Q. Our daughter Kristin (age 12) socializes almost totally through social media. In addition to avoiding talking with peers, I’m told she doesn’t raise her hand in class. When called on she looks down, mumbles and can’t be understood. Her teachers try to get her to speak out but they don’t have much success. We want her to be assertive and speak up in her interactions so she’ll be successful in all areas of her life. Why is she having this difficulty? One friend suggested that Kristin might have selective mutism. Could this be the case?
A. Why do some children not speak up? One of many reasons cited is the increasing use of technology instead of face-to-face verbal interactions. School personnel have noticed there are increasing numbers of students having difficulty conversing and maintaining eye contact.
There are other reasons for not speaking up. One reason involves living with a highly-controlling caregiver: controlling people tend to use a lot of negative reinforcement and the people living with them often fear not saying or doing the right thing, and react to the manipulation by not speaking. Non-verbally they say, “You can’t make me talk.”
Another reason for a silent child involves having a parent who does all the talking for him; the child’s silence becomes a habit. Lack of speaking in some children can involve an inner self-esteem problem, shyness, introverted tendencies or even a hearing problem. And selective mutism is a rare psychiatric disorder that usually starts before age five.
The following suggestions hold promise for improvement regardless of the cause of not verbally communicating regularly.
1. Have your child evaluated by and work with a mental health professional to learn skills for decreasing anxiety and increasing communication.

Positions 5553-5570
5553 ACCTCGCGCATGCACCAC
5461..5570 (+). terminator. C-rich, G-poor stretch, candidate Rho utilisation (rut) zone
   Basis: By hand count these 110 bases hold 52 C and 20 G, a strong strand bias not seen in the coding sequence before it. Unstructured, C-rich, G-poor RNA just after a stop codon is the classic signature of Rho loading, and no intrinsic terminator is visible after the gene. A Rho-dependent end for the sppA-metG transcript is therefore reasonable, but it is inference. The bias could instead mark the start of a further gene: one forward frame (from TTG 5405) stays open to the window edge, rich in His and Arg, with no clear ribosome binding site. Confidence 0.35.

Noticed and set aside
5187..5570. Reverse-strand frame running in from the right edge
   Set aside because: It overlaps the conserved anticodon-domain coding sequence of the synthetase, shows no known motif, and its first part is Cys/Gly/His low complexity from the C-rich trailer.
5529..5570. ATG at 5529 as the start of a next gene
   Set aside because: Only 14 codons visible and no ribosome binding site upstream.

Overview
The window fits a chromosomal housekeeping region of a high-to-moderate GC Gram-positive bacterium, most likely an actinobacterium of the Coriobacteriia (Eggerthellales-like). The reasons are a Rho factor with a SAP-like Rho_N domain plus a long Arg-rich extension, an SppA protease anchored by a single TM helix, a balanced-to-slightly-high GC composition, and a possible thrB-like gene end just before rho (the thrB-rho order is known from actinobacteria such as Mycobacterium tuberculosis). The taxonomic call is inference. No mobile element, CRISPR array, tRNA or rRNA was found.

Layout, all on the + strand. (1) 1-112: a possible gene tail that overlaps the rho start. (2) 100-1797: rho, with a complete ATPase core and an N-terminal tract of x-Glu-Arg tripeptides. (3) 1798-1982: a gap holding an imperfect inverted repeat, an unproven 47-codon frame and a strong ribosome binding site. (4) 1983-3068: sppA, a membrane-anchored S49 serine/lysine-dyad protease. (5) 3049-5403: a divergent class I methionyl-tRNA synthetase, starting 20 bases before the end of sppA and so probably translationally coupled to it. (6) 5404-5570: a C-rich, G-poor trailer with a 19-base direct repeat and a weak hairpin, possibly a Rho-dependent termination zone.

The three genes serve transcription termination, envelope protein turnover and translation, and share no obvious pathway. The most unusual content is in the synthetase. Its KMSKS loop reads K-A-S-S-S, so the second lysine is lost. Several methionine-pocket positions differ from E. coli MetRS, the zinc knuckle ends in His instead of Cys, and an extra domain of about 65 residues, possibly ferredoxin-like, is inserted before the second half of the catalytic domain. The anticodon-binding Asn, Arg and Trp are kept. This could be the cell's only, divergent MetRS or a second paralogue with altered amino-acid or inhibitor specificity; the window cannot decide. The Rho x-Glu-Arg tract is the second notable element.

2. Limit the use of cell phone and computer time.
3. Enroll her in an activity involving interacting with others in a special interest area.
4. Resist speaking for her. If she’s asked a question, give her an opportunity to use gestures, writing or in some way provide an answer herself.
5. Check your parental behaviors to determine if you are using criticism, guilt, shame or any negative tactics. Use positive reinforcement for any improvement in speaking or other tasks.
6. Work with teachers and school personnel who can help your child improve her communication.
7. Avoid creating anxiety-producing situations at home and model relaxation. If a situation causes anxiety, demonstrate how to use deep breathing and relaxation techniques as well as problem-solving skills rather than talking at length about how the situation is awful or hopeless.
8. Create “can do” expectations. Assure your child that she can do rather than just saying she can’t do something. Highly successful people often speak of a parent telling them they could succeed at most anything.
Betty Richardson, PhD, RNC, LPC, LMFT, is an Austin-based psychotherapist.
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